California Dream Act Application

The California Dream Application is now available at California Dream Act website. Students made eligible for Financial Aid based on the California Dream Act must complete this application in order to be considered for Financial Aid.

Read our FAQ below and visit University of California - California Dream Act for more information.

  • What is the California Dream Act?

    The California Dream Act became law through the passage of two assembly bills, AB 130 and AB 131. Collectively, these bills are known as the California Dream Act. They allow certain, qualified nonresident students, including those who are undocumented to apply for Cal Grants, and institutional grants and scholarships awarded by California public colleges and universities. These new laws took effect on January 1, 2013 with respect to UC institutional aid and will take effect Fall term of the 2013-14 school year with respect to Cal Grants.

  • Does the California Dream Act affect all undocumented students?

    No. The California Dream Act affects only students who are exempt from paying nonresident tuition under a previous Assembly Bill, AB 540. To qualify, students must have attended a California high school for at least three years and graduated from a California high school. In addition, undocumented students must attest that they have filed an application to legalize their immigration status, or will file an application as soon as they are eligible to do so.

    At UCSB, AB 540 determinations are made as part of the Statement of Legal Residence process in the Office of the Registrar. Only the campus Residence Deputy can make decisions related to AB 540 eligibility. Office of Financial Aid and Scholarships staff will not be able to assist you in making these determinations

  • How will undocumented students apply for Cal Grants and UC financial aid?

    Eligible students will apply for Financial Aid using the California Dream Application, administered by the California Student Aid Commission. The application is now available at California Dream Act website. Students should also review the California Student Aid Commission’s site to determine if you are required to submit a Cal Grant Grade Point Average (GPA) Verification Form.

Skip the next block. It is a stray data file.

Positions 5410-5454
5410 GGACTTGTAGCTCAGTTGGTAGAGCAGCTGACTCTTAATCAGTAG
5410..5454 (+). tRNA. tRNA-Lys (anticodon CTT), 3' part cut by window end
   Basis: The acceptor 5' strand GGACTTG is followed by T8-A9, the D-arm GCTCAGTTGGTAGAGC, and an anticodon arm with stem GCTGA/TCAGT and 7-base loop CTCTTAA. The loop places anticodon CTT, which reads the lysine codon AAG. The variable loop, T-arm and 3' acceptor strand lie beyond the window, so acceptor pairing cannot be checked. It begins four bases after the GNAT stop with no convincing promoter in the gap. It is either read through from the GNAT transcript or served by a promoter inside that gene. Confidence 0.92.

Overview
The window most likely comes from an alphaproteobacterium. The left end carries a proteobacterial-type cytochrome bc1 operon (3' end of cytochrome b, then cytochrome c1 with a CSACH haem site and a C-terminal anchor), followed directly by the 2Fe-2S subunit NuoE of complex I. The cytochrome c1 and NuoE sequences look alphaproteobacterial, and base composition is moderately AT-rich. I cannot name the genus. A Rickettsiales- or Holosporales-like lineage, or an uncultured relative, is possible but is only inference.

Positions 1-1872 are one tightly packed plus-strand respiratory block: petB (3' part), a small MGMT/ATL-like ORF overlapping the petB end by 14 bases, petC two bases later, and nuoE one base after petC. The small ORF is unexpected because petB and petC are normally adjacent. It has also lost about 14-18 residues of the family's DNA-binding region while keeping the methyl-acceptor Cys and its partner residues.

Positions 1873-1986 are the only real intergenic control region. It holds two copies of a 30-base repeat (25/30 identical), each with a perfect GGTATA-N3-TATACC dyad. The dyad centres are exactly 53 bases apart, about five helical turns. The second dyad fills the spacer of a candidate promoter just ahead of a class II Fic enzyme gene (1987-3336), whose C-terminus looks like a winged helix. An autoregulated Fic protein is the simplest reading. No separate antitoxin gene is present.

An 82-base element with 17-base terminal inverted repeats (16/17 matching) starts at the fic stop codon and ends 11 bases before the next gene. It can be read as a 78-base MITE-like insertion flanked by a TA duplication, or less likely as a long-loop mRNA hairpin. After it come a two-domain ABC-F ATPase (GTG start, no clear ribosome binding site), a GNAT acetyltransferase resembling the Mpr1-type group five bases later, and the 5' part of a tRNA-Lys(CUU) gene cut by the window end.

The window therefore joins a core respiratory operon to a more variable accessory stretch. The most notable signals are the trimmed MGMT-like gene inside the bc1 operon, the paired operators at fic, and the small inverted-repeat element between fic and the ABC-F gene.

Documented students, who are eligible for Financial Aid, should file the FAFSA at the FAFSA website.

  • Why did UC support the California Dream Act?

    UC believes that students who attended and graduated from high school in California, but are not legal residents, should have access to higher education. These students are highly motivated to succeed despite the obstacles they face. Through their hard work and perseverance, they have met the academic standards required to attend UC. Their accomplishments should not be disregarded or their future jeopardized because of their immigration status. By allowing AB 540 students to apply for and receive Financial Aid from the State and UC, these bills help place these students on a more equal footing with other needy students and would enhance their access to college.

  • How many students will benefit under the California Dream Act?

    UC estimates that about 800 undergraduates who will qualify Cal Grant entitlement awards worth about $7 million. Among these students who are newly-eligible for Cal Grants, UC estimates that about 300 are undocumented and 500 are documented. UC estimates that about 440 undocumented undergraduates will qualify for roughly $4.3 million in UC grants and scholarships. These are rough estimates only, however, because UC does not currently collect information about the income or other financial resources of undocumented students.

  • Will expanding aid to undocumented students result in less aid for documented students?

    Cal Grants received by undocumented students will not reduce the number or amount of Cal Grant awards available for other students. For UC grants and scholarships, the impact on other students will be negligible because undocumented students represent a tiny fraction of the student body. (UC estimates that fewer than one-half of one percent of its students are undocumented.)

  • Where will funding for UC awards come from?

    UC’s financial aid programs are primarily funded from tuition revenue. UC sets aside about 30 percent of undergraduate tuition revenue for Financial Aid. Undocumented students pay into this pool but have been prevented from receiving any assistance from it. Under the California Dream Act, eligible undocumented students with financial need can apply for aid.